The World Bank headquarters in Washington, D.C. Photo by: Elvert Barnes / CC BY-SA 

The World Bank’s flagship Doing Business report has played a critical role in propping up the global financial institution’s scrutinized brand.

But how influential is the Doing Business ranking in the global fight to end poverty? And what other steps can the World Bank take to maximize progress around the world?

Our coverage last week of the Doing Business report and World Bank brand sparked a rich discussion that touched on these questions.

The Doing Business ranking system, showcasing the best and worst countries in which to do business, received praise from some of our readers, who emphasized that it motivates government officials around the globe to pursue much-needed reforms that encourage private sector investment.

“Working in a number of countries on legal and economic reform, one of the few effective ways to convince a government minister who is in denial that an area is not ok and needs to be reformed is the WB DB ranking,” Milo Stevanovich wrote. “The value-add here is that its independent — even if it is not perfect, it is still a sober, objective reading of the situation … Its one of the few credible, objective reality-checks available, and I know from experience that the rankings have sparked many reform efforts.”

Other readers expressed more skepticism. According to a reader who goes by Linus, the Doing Business report makes little sense because it subscribes to the idea that economic activity alone is an accurate measurement for development and “human progress.”

“I think we long since passed the point where such a crude measure is good enough,” Linus wrote. “It allows for such vast discrepancies in the distribution of wealth and power; inherently [prioritizes] the voices — and therefore the needs — of those with money above those who are struggling to make ends meet, at all levels of decision making; and has absolutely no way of registering questions of environmental sustainability … that the whole edifice fails the test of viability in today's crisis-laden world.”

Aleksi Aleksishvili wrote that while the Doing Business report has limitations and gaps, those shortfalls are minimal compared to the positive value it brings to the table.

“We should bear mind that it is not a full telling story but one significant component to snap shot an environment,” wrote Aleksishvili. “We have been working with many transitional and developing economies and have seen important, and sometimes crucially vital value of this ranking.”

Olga Moreva, who identified as an independent international business climate specialist, noted that the Doing Business brand is “worth the entire World Bank budget or more.”

Moreva wrote that the rankings allow even the poorest countries to implement business reforms and serve as a “wakeup call” for even the most developed countries that enact barriers for business. As far as improvements are concerned, Moreva wrote that the Doing Business Report “needs more and more contributors, more experts, more dialogue platforms, tools, technologies, etc.”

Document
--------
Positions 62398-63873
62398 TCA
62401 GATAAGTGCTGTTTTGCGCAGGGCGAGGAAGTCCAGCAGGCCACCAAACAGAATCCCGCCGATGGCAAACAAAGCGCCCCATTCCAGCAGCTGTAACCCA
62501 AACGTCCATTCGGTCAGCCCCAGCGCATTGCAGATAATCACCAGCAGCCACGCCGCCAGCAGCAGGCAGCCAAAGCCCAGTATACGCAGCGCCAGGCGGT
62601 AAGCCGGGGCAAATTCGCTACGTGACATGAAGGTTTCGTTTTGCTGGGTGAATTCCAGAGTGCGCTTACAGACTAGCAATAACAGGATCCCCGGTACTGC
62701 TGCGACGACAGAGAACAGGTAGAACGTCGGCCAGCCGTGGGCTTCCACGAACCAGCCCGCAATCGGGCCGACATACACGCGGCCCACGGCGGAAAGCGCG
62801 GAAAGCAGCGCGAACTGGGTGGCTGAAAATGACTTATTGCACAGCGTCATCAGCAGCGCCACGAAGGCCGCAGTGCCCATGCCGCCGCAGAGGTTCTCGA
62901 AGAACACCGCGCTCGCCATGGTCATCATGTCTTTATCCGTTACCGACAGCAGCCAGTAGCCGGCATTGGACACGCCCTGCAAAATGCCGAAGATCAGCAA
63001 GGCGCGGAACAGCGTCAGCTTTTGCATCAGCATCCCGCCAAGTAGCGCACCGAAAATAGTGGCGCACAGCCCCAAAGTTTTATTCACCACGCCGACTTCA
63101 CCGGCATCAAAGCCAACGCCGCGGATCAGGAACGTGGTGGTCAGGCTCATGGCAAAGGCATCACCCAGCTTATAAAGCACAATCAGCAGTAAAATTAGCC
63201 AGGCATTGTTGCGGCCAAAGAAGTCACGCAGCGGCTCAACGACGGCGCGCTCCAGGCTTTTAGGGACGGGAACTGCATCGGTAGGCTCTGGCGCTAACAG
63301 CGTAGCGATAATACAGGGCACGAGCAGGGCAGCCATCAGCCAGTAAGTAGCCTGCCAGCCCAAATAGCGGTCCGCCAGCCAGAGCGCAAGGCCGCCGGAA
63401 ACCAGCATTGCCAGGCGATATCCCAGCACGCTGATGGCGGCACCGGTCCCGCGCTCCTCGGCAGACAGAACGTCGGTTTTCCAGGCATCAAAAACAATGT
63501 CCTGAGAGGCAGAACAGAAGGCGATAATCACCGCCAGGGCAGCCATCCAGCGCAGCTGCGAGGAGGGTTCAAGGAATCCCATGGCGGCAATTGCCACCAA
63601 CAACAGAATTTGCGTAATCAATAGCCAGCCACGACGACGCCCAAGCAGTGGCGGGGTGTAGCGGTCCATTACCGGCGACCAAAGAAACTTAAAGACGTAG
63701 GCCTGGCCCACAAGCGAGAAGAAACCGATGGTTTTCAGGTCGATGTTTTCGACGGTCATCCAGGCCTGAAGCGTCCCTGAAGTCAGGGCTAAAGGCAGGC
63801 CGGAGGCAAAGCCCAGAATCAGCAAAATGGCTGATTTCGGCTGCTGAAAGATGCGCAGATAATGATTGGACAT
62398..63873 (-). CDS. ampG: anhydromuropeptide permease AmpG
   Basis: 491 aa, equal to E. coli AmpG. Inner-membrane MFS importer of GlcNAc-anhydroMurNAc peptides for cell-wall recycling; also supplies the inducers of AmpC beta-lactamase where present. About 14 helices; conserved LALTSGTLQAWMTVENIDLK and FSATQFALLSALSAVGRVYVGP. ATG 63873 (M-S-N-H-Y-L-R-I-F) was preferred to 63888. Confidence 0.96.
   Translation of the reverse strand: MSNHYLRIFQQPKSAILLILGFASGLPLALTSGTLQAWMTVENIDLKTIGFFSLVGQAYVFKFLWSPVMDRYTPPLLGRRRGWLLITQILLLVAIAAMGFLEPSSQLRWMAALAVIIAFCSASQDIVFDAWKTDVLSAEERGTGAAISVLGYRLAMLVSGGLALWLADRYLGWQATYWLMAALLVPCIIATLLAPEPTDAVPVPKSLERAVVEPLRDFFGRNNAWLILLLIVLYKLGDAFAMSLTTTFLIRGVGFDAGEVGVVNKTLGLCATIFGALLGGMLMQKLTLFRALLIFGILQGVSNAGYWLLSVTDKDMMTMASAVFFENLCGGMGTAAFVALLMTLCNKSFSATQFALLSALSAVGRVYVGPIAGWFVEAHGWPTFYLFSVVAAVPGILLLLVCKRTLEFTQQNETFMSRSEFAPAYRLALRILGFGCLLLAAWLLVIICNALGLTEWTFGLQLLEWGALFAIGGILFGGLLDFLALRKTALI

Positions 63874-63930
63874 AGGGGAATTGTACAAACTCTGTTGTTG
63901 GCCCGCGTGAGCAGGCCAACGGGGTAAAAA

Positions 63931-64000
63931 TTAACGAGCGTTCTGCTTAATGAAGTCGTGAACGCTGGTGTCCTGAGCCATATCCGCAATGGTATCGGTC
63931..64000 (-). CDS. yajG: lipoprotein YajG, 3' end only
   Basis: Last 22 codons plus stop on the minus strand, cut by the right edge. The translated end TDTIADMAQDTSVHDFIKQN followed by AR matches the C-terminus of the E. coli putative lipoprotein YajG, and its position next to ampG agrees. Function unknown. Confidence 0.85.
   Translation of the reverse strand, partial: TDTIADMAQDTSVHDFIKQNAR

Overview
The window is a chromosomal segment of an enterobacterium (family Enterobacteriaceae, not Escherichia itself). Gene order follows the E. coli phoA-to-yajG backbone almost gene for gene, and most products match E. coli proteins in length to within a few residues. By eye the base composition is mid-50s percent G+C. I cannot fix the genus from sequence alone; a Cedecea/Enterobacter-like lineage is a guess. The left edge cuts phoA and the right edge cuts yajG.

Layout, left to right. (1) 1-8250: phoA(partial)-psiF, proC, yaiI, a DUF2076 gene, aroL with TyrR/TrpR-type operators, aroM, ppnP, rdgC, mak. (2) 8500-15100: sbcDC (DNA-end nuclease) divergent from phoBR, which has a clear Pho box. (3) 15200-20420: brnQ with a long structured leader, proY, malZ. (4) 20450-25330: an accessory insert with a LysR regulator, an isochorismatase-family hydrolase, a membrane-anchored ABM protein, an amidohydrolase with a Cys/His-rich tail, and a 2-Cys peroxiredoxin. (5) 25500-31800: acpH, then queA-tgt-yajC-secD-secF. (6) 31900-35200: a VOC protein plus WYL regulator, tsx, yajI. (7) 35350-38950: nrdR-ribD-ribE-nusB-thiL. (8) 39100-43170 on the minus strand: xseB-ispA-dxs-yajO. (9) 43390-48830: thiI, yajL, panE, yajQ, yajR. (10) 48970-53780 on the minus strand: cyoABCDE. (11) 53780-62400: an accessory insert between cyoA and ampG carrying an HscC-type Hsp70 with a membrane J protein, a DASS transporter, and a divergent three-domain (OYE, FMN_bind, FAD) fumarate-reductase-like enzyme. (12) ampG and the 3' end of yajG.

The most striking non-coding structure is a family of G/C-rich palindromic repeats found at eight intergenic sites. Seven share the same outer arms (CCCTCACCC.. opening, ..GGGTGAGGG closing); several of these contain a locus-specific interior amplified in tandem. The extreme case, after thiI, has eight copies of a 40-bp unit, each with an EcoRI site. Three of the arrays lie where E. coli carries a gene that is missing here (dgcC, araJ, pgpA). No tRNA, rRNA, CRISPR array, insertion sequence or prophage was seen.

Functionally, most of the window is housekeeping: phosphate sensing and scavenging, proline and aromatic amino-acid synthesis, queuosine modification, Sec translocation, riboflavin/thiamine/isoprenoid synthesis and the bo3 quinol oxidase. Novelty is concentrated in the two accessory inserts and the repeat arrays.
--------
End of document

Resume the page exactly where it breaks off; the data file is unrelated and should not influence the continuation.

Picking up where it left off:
Durga Nidhi Sharma asked whether as a result of the report’s findings, “further reform support” is given “to the uprising or developing economics.”

“If not this will be another form of NAMING and SHAMING,” she said.

Miguel Camacho looked beyond the Doing Business report to suggest another way in which the bank might strengthen its threatened brand.

“While the Doing Business report is undoubtedly a critically important tool for many countries to steer and focus their policy, I believe a substantial part of the World Bank's problems would be solved if instead of so many economists they put in charge more field savvy development experts,” Camacho wrote, adding, “It would certainly help to steer away from the ideologically tainted, mathematically confusing and error prone policy recommendations that don't consult practical or political realities in the field.”

Camacho also suggested the bank tackle what he sees as its “silo mentality” by getting rid of “at [least] three layers of senior directors, vice-presidents and other many divisions” who are removed from clients and beneficiaries.

What do you think about the Doing Business report and the World Bank’s efforts to encourage private sector investments in the developing world? Let us know by leaving a comment below.

About the author

  • Jeff Tyson

    Jeff is a former global development reporter for Devex. Based in Washington, D.C., he covers multilateral affairs, U.S. aid, and international development trends. He has worked with human rights organizations in both Senegal and the U.S., and prior to joining Devex worked as a production assistant at National Public Radio. He holds a master's degree in journalism from Columbia University and a bachelor’s degree in international relations and French from the University of Rochester.